I see her just in time—a young woman (a girl, frankly) with her ear buds in. She's one of the many who hasn't bothered to look one way, let alone both ways, before stepping into the street today—I see her just in time to stomp the brakes in order not to kill her. She never knows what didn't hit her. She's wearing a t-shirt with WTF on it. Of course, I know what this means. I've texted it to friends. I've said it, outright, in public, have whispered it, thought it, written it, been at the center of what this means, and what it is. But what I read, instead, seeing her t-shirt's three letters through my windshield this afternoon is What's to Fear? Because she hasn't bothered to fear today, it seems. Some other time I might have gotten angry, honked my horn, unrolled my window, shouted something out about suicidal tendencies, childish stupidity—but today, I say to her, silently, instead: May such times continue to slam their brakes for you, as you continue on your way. Or may you at least look up just in time one day to say to yourself something simple, like: I've made a regrettable but rectifiable mistake, while the motorcades pass through you without wounding you, the flashing sirens and lights, the patriotic parades, the hearses flapping their miniature flags, the whole vehicular physics of everything slipping through you, waving politely, as if Nothing might be the answer to the question you're not asking: What's to fear? As if this could save someone so young and so carefree (I used to be you) so that you, too, might live long enough to be a driver in some distant future slamming on the brakes just in time to save some people who weren't paying much attention to the world around them because they didn't think they needed to—people like me and you.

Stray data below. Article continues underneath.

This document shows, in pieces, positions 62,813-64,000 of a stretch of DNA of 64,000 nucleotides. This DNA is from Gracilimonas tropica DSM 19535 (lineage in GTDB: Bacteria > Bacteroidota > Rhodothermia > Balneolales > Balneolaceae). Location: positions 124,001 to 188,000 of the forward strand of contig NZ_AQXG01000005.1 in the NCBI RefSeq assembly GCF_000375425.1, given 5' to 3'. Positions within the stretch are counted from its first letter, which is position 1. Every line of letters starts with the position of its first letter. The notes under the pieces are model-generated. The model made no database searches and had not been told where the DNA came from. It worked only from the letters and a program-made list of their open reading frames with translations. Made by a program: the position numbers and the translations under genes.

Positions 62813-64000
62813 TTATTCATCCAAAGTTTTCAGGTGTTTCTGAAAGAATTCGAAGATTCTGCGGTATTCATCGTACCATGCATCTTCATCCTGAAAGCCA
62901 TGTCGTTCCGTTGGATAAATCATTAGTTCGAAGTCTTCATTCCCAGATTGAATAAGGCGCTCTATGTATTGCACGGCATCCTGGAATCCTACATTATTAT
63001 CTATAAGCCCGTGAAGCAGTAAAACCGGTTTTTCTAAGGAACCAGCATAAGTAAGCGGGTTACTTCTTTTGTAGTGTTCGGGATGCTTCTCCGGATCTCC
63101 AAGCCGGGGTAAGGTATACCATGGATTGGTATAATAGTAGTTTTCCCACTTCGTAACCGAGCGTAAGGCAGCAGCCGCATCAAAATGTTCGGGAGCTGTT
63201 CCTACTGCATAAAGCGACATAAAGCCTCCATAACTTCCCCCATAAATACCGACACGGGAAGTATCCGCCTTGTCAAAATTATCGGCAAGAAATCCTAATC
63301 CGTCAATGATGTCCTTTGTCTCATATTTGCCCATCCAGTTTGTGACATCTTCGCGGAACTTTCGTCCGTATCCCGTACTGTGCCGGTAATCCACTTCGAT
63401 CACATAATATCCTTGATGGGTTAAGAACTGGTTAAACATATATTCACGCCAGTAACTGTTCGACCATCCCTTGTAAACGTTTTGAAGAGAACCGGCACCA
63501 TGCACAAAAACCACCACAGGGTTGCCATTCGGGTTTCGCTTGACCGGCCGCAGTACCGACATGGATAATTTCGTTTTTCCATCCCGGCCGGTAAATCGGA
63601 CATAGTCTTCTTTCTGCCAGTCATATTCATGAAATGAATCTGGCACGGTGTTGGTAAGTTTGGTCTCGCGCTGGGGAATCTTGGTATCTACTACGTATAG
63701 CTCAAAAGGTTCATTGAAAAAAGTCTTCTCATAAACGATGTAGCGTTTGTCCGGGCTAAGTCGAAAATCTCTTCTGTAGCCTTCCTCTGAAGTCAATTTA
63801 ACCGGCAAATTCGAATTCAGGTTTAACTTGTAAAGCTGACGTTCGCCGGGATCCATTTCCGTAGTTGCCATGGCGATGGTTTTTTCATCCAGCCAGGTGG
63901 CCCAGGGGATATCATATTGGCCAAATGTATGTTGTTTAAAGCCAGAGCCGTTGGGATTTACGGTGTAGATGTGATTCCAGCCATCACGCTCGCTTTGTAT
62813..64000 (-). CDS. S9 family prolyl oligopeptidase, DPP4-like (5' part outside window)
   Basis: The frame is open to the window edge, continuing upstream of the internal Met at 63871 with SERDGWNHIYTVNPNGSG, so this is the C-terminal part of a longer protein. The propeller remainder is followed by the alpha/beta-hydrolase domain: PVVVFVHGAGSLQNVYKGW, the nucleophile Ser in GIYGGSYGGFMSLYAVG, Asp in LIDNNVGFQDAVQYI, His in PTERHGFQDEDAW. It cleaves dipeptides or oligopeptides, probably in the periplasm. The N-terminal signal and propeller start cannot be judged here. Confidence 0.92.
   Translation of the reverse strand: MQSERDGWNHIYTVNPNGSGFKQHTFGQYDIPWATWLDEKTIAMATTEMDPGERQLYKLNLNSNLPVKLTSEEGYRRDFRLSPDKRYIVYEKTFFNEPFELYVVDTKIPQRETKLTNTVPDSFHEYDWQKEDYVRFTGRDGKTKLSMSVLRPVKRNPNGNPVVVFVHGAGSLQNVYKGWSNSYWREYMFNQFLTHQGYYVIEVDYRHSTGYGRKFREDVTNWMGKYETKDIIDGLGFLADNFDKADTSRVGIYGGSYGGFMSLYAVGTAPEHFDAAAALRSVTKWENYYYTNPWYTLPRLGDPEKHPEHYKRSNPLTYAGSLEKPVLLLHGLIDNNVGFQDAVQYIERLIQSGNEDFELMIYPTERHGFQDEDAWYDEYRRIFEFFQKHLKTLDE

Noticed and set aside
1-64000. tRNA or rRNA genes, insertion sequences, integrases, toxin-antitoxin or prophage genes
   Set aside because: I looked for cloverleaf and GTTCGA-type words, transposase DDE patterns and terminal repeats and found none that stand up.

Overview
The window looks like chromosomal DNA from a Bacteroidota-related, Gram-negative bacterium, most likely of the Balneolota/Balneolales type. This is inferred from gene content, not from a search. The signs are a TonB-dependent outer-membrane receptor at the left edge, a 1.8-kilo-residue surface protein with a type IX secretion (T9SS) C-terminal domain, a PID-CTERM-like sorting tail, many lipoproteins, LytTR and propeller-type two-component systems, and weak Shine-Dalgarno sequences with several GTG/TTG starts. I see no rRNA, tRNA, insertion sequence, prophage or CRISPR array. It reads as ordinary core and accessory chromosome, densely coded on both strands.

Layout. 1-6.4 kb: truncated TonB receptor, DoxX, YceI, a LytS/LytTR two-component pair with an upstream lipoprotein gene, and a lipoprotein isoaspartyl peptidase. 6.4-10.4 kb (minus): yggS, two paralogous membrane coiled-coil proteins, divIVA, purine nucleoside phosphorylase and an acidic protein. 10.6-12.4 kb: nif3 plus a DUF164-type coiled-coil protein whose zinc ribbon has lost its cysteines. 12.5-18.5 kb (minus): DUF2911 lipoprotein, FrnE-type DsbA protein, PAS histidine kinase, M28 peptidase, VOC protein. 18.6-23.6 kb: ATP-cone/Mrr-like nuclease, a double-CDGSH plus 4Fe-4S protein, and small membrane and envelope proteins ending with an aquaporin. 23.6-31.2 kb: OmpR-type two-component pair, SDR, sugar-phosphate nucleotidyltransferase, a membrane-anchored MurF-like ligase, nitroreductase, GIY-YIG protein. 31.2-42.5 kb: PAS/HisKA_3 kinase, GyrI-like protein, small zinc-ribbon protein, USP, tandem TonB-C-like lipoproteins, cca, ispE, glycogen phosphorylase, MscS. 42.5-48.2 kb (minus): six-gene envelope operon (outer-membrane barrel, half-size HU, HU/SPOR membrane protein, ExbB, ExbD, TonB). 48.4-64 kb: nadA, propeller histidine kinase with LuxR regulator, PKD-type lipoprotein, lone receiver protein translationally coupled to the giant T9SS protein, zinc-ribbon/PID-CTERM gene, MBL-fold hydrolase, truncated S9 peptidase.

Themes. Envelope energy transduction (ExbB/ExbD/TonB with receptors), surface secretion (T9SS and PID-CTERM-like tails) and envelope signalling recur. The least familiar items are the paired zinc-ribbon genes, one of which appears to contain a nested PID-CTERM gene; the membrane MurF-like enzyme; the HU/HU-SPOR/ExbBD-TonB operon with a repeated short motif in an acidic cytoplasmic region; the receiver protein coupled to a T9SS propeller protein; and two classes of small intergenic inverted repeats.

To hear Laura Kasischke read “WTF,” please click here:
To hear an expanded interview with Laura Kasischke on To the Best of Our Knowledge, click here: